These are the dog days of summer.
The term "dog days" dates from ancient times and has to do with the stellar constellations which are prominent in the night sky during July and August.
In ancient times, the brightest star in the sky, Sirius, also known from ages past as the "Dog Star," rose close to the sun in August.
Things have changed in the night sky over the past thousand years. Sirius no longer rises close to the sun in the late summer. But Sirius rose with the sun long enough to give rise to a phrase which has survived to the present.
It was thought in the old times that when Sirius combined its bright rays with those of the sun, it created hot, sultry conditions on earth.
Hot, sultry conditions, before air conditioning, were no laughing matter. Disease thrived. Food rotted. Garbage smelled. People and animals perished.
Now we have air conditioning. The stakes are substantially lower.
Whenever I hear the term "dog days," I think of a Basset hound drooped over the edge of a southern porch, tongue hanging out, eyes half shut. I think of crickets chirping, cicadas buzzing, and other lazy noises of late summer.
In baseball, the dog days are when starting pitchers wear out in the heat. For losing teams, it seems like the season will never end. All a die-hard fan can do in the dog days is hope for an occasional homer.
At the sweltering ballpark, the only way to placate fans is to keep the cold beer coming. Cold beer is to the dog days what cider is to Christmas.
The dog days of summer are best spent in the country where breezes blow freely and trees cast generous pools of shade.
The dog days are when you get reacquainted with the friend who owns a place at the lake. On the water, the air cools sooner than out at the farm. At the lake, the water creates an hour of bliss as the sun sets. It ends when the mosquitoes come out at ten o'clock.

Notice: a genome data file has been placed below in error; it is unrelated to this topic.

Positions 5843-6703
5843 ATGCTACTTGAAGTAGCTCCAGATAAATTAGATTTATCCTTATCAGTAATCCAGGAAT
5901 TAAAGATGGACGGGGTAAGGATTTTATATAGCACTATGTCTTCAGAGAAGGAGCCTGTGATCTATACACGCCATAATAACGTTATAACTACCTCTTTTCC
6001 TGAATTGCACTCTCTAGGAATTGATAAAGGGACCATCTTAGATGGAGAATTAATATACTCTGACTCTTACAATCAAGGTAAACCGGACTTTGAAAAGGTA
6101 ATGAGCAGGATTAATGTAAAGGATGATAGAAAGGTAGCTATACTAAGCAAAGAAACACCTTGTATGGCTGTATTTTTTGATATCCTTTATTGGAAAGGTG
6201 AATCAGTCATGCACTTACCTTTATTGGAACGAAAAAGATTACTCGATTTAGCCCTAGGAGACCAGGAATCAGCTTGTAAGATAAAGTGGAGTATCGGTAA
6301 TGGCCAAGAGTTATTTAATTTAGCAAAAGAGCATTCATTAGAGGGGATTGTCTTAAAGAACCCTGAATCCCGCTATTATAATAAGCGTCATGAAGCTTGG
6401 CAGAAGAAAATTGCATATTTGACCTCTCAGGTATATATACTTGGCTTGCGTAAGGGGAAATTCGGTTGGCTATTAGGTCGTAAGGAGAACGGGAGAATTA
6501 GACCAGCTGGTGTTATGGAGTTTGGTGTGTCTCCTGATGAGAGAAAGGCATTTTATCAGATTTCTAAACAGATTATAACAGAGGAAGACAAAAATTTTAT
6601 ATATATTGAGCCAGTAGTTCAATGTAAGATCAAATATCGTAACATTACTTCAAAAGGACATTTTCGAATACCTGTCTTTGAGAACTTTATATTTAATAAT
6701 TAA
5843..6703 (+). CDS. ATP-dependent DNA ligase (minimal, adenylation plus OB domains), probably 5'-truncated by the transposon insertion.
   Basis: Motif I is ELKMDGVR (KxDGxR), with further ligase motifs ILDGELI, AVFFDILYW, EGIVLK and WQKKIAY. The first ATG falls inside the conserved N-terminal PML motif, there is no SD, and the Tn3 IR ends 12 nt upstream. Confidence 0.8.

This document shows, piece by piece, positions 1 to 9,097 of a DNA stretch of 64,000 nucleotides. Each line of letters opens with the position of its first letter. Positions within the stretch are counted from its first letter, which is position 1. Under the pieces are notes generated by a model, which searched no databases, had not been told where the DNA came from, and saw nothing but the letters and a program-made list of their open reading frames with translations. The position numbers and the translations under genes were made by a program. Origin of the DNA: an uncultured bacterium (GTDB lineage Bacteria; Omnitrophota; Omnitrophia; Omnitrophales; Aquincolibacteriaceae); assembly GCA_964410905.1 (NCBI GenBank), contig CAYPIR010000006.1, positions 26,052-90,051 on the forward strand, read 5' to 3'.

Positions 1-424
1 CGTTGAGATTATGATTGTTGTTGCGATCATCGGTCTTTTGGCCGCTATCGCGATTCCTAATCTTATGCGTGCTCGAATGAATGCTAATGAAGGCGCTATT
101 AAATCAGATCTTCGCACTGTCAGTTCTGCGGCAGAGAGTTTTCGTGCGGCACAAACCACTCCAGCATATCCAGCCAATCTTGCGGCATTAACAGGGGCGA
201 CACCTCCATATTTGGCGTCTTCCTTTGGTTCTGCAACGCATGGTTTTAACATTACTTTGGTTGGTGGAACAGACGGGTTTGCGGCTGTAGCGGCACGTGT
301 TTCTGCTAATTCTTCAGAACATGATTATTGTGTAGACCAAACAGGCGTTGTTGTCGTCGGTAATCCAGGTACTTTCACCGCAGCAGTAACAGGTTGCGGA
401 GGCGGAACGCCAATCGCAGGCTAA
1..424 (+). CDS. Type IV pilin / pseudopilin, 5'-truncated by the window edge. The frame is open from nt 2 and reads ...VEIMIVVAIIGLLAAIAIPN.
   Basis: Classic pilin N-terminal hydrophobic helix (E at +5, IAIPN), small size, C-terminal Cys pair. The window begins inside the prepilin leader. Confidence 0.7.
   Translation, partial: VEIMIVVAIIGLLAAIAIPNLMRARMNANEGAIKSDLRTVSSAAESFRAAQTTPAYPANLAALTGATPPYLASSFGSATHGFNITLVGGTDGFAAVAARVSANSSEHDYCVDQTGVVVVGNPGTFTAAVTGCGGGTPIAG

But for millions, that single hour of bliss is worth an extra mortgage. Bless those willing to share that hour with their more fiscally austere friends!
It is during the dog days that the southern European tradition of closing stores mid-afternoon and opening them again at six seems to make good sense.
Why fight the heat? Why not start supper at 10 p.m. as they do in Spain?
In a normal year in the Upper Midwest, most dog days would bring on a noisy but refreshing night of thunder, wind and rain.
Almost nightly, thunderstorm and tornado warnings march across the bottom of the local TV station's screen.
This year, we have drought. The dog days end with eerily silent nights. It isn't good, and it doesn't feel right.
The only thing to march across the bottom of the screen is news that the Twins lost to the Royals. Again.
I have a bird's eye view of my swamp, which is drying up to nothing.
The swan pair, which in a good year raises five cygnets to maturity, started this season with three and is down to one.
Perhaps the raccoon family is to blame. They thrive on the tender meat of juvenile waterfowl.
One baby raccoon scratches on my living room window almost nightly. It seems like he wants to come inside for the air conditioning.
When he scratched the glass the other night long after dark, I opened the window a crack. Instead of fleeing, baby raccoon stuck his nose through the opening and tried to get in.
I was charmed enough to let him crawl in for the fun of it, but in the three seconds I had the window open, 1,657 insects buzzed through the crack in a race to reach the light in the kitchen.
I shut the window so fast it nearly caught baby raccoon's nose.
It took two days for the last of the marauding insect party to perish on the bathroom counter after burning up on the vanity light.
Vanity of vanities, saith the preacher. All is vanity.
Fight your way through life, grasp for the glorious kitchen light, and what happens?
You end up dead on the vanity.
These are the dusty dog days of summer, when critters crawl and sweat runs rivers down one's back.